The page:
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Hiatal Hernia Diet

Updated February 21, 2017

A hiatal hernia is a protrusion of the stomach in the area where the stomach joins the oesophagus. The condition causes the stomach to protrude through the opening and causes heartburn, nausea and burping. Monitoring the foods that you eat can help alleviate the symptoms of a hiatal hernia. Changing your diet and the way that you eat minimises the pain and discomfort of the condition.

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Lifestyle Changes

Eating smaller meals instead of three large meals during the day prevents the stomach from becoming overfull and pushing up into the oesophagus. Cut meals in half and eat six small meals during the day. Try not to eat your last meal too close to bedtime and do not lie down after eating. Give the meal at least three hours to digest before you go to bed. Don't exercise immediately after eating a meal. Wait about three hours before a strenuous workout. Taking a walk around the block should not cause any problems, however. Tight constricting clothes can put too much pressure on your stomach. Wear comfortable clothing that allows your stomach plenty of room.

Well Balanced Diet

Losing weight is one of the best treatments for a hiatal hernia. A diet that contains lean protein and carbohydrates that come from fruits and vegetables can help you lose weight. Choose healthy fats such as olive oil and nuts to balance the diet. When losing weight for a hiatal hernia, aim to lose only one or two pounds per week. Losing a great deal of weight too quickly is not healthy and it is more likely that the weight will be gained back. Drink at least eight glasses of water a day to help with weight loss. Losing weight lessens the pressure on the stomach and may eliminate the symptoms of hiatal hernia. Exercise helps you lose weight, but remember to schedule workouts three hours after a meal.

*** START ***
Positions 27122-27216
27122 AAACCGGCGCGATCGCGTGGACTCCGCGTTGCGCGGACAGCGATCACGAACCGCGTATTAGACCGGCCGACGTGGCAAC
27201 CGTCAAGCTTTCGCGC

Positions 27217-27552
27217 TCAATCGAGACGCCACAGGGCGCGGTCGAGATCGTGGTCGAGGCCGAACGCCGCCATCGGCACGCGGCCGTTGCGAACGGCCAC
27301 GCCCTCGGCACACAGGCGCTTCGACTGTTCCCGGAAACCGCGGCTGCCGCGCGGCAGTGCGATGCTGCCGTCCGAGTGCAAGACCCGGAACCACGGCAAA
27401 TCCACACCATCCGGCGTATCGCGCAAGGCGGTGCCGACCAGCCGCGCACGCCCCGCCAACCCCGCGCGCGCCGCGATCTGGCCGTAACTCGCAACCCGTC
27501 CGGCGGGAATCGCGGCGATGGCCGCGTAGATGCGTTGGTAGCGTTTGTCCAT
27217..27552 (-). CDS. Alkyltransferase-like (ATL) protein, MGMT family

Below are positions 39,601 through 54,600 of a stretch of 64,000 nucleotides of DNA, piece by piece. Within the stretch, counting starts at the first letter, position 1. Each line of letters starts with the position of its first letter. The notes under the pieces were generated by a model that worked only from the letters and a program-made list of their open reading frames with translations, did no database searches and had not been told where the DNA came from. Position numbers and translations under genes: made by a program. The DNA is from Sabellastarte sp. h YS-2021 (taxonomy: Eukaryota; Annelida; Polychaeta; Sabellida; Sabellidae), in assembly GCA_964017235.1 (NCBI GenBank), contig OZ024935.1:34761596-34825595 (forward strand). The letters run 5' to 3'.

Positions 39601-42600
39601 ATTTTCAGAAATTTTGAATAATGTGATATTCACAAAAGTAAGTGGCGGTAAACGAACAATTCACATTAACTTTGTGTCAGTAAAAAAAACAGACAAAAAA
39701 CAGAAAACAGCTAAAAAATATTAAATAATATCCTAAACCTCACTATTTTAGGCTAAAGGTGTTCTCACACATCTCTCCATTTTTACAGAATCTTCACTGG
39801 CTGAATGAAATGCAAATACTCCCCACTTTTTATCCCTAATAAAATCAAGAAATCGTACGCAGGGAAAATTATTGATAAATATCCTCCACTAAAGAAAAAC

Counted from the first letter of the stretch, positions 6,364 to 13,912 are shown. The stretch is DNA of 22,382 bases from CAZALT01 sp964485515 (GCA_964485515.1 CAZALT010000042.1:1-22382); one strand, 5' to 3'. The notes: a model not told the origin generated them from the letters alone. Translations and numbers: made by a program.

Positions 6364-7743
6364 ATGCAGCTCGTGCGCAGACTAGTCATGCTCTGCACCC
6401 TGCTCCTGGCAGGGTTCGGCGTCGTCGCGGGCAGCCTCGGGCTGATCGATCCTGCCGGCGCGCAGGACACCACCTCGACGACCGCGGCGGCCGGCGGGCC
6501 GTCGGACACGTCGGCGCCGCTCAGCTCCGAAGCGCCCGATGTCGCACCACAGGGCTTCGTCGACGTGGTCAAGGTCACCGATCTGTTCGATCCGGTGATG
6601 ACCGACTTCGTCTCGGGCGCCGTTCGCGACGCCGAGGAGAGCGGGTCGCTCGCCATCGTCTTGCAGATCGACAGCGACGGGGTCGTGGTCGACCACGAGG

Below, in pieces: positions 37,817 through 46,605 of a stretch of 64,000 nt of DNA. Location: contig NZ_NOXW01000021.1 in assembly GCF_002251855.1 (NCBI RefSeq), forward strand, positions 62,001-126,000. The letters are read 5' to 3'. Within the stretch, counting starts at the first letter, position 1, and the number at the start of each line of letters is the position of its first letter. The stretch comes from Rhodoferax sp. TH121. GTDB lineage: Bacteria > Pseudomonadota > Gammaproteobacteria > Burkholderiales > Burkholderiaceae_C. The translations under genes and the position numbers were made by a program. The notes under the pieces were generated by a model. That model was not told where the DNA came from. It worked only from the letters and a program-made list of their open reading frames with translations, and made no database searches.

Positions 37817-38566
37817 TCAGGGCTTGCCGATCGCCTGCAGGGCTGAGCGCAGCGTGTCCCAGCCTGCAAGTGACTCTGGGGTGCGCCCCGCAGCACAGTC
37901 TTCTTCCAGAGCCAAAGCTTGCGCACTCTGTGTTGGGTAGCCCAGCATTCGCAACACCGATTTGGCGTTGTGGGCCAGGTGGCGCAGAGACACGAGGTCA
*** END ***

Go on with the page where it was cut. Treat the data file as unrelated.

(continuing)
Trigger Foods

Some foods trigger the symptoms of a hiatal hernia. Fatty foods and fried foods often trigger heartburn and GERD symptoms. These foods take longer to leave the stomach and increase the amount of stomach acid that can back up into the oesophagus. Alcohol and caffeine also trigger hiatal hernia symptoms. Chocolate and spicy foods are trigger foods as well. These foods increase the amount of stomach acid, which can cause acid reflux. Monitor the foods that you eat to determine which ones trigger the symptoms of your hiatal hernia. Keeping a food journal will help you keep track of the foods that cause pain and discomfort.

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References

About the Author

Luanne Kelchner works out of Daytona Beach, Florida and has been freelance writing full time since 2008. Her ghostwriting work has covered a variety of topics but mainly focuses on health and home improvement articles. Kelchner has a degree from Southern New Hampshire University in English language and literature.

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